Modelling accommodation and ageing of the crystalline lens in the human eye
Sheil, Conor J.
MetadataShow full item record
This item's downloads: 105 (view details)
This thesis is a study on the optical properties of the human eye; specifically, optical modelling of the human lens with accommodation and ageing. The idiosyncratic nature of the human eye provides a hindrance to modelling efforts in terms of model construction and verification. For this reason, generic data---while lacking useful individual information---prove very useful. Hence, a comprehensive review of the literature on age-related changes in spherical aberration was performed, with the goal of using spherical aberration as an important constraint for developing more realistic generic optical eye models. An analytical method to describe the accommodative changes in the human crystalline lens has been proposed. The method is based on the geometry-invariant lens model, in which the GRIN iso-indicial contours are coupled to the external shape. This coupling enables definition of the GRIN structure if the radii and asphericities of the external lens surfaces are known. As an example, the accommodative changes in lenticular radii and central thickness were taken from the literature, while the asphericities of the external surfaces were derived analytically by adhering to the basic physical conditions of constant lens volume and its axial position. The resulting changes in lens geometry are consistent with experimental data, and the optical properties are in line with expected values for optical power and spherical aberration. This provides an anatomically and optically accurate lens model that is valid for 3 mm pupils and can be used as a new tool for better understanding of accommodation. Second, a new age-dependent model of the human lens is proposed, with two GRIN power distributions (axial and radial) which, together with a logarithmic model of the lens core, allow decoupling of three fundamental optical characteristics of the lens, namely axial optical path length, optical power and third-order spherical aberration, without changing the external shape of the lens. The spherical aberration calculated by exact raytracing is shown to be in line with experimental data. Conversely, the near-surface GRIN structure conforms to the external shape of the lens, which is necessary for accommodation modelling. The proposed model is compared to previous GRIN models from the literature, and it is concluded that the features of the new model will be useful for GRIN reconstruction in future experimental studies; in particular, studies of the accommodation-dependent properties of the ageing human eye. The extra flexibility of this model is highlighted in the concluding section, where the lens paradox is examined. The requirement of a smooth equatorial join of the anterior and posterior lens surfaces imparts anatomical relevance to the models. While importantly allowing volume specification, this formulation has many more applications, purely because of its physical significance. This will form the basis for a joined optical and bio-mechanical model of the lens using finite element methods.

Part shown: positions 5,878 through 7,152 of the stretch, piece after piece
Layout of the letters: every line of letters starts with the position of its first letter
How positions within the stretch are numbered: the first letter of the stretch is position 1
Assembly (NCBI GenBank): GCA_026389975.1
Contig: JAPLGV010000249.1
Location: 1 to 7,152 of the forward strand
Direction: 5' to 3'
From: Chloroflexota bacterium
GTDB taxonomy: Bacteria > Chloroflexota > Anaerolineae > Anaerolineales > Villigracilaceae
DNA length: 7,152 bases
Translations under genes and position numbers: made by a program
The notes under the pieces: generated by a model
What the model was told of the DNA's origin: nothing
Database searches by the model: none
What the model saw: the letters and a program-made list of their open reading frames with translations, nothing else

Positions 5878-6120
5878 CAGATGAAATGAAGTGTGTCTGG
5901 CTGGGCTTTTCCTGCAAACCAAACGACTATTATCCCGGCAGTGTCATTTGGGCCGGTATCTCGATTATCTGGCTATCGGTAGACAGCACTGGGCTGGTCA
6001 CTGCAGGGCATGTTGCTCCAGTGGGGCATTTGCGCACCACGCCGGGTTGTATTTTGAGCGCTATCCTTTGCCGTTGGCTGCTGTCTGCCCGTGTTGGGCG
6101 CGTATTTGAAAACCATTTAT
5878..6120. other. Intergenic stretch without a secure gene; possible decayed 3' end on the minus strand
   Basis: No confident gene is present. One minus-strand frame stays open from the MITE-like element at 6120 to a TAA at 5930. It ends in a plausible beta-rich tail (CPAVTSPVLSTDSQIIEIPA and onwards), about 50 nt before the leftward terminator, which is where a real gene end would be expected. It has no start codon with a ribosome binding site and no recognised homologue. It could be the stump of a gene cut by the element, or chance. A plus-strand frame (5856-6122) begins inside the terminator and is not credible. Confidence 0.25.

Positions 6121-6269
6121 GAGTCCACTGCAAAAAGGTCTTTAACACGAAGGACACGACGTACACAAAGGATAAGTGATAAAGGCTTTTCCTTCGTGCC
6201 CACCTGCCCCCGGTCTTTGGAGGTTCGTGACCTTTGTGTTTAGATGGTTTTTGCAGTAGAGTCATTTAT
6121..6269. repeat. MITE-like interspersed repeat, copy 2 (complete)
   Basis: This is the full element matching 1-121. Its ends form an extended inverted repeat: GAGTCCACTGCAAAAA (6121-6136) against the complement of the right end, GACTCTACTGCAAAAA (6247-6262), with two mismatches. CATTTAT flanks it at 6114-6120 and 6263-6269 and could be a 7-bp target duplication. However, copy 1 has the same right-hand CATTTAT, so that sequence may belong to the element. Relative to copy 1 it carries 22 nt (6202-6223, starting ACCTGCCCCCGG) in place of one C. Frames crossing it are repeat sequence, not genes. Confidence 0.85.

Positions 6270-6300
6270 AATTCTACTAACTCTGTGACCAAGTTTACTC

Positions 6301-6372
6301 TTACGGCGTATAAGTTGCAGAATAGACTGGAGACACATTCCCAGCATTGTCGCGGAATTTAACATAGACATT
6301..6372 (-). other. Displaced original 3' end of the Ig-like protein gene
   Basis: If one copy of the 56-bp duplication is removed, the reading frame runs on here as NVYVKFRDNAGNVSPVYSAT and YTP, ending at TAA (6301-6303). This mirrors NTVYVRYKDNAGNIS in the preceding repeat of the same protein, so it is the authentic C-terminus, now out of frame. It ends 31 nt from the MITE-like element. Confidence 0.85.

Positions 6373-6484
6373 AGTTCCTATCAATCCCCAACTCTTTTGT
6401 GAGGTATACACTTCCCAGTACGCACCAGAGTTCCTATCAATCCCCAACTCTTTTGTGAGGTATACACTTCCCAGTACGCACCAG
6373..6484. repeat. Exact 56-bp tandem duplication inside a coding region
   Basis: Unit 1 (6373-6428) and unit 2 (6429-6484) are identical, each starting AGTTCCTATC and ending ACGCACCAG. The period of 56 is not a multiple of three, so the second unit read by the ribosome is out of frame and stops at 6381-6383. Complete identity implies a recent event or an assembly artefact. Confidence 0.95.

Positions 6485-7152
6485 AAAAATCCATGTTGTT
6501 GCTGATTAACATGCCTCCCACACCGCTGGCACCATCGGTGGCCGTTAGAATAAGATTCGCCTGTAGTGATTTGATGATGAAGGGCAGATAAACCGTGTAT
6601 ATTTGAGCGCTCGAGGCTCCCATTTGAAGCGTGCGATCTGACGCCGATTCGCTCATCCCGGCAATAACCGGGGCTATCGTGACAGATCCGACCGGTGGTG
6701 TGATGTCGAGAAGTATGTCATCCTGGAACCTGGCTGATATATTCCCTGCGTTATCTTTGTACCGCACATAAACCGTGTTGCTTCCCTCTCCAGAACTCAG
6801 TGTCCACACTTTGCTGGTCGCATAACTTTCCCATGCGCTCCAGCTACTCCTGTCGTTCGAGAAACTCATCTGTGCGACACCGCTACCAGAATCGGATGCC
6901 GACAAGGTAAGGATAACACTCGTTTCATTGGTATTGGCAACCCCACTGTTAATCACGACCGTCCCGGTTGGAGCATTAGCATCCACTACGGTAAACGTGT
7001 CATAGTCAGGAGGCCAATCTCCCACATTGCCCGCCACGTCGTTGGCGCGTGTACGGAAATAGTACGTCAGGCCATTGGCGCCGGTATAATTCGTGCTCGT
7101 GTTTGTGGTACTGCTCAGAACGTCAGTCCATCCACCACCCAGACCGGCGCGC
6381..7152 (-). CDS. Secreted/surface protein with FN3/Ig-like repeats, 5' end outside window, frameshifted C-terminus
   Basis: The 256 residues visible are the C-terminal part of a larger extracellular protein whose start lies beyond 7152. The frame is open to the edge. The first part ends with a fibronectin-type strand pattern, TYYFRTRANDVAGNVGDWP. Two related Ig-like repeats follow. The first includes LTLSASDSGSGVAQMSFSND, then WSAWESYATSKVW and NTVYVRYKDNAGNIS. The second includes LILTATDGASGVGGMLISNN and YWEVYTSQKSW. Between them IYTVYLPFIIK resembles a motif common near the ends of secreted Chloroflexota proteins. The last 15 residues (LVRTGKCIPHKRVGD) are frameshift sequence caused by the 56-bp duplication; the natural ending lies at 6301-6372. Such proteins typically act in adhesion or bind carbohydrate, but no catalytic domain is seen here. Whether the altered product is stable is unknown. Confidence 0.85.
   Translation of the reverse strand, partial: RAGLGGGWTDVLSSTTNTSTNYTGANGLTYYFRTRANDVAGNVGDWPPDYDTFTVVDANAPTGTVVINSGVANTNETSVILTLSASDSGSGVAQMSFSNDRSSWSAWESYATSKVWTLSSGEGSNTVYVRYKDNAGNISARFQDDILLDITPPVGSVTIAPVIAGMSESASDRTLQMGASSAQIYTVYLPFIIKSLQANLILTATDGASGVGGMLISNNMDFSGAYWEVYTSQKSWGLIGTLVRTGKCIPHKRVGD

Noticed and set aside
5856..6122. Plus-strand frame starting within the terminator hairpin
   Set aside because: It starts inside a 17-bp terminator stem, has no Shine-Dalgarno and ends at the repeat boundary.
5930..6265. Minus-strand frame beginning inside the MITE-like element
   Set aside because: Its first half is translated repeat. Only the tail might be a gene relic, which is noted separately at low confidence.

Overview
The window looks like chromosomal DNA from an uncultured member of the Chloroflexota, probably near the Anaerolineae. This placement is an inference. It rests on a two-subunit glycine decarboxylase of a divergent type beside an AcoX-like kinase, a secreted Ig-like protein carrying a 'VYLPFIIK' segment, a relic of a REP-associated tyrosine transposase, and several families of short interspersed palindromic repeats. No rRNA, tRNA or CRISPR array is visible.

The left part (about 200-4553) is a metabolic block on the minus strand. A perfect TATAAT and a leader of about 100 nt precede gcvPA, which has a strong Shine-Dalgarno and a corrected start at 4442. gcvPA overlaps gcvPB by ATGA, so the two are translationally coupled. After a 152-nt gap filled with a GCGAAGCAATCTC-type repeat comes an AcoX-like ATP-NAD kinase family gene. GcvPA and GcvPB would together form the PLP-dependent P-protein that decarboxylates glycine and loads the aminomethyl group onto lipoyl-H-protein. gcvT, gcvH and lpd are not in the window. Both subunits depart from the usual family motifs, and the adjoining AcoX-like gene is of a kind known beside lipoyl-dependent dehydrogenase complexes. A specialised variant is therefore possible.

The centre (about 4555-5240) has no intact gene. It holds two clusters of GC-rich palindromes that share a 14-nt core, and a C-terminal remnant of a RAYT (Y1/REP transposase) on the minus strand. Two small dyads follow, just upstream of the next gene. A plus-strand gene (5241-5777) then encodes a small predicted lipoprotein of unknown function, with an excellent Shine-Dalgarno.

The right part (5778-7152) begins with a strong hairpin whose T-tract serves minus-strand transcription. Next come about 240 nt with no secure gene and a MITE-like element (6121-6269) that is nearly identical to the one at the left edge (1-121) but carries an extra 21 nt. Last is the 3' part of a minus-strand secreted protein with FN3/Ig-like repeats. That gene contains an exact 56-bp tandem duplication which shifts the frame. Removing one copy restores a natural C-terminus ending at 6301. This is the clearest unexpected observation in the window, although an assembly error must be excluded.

This item is available under the Attribution-NonCommercial-NoDerivs 3.0 Ireland. No item may be reproduced for commercial purposes. Please refer to the publisher's URL where this is made available, or to notes contained in the item itself. Other terms may apply.
The following license files are associated with this item: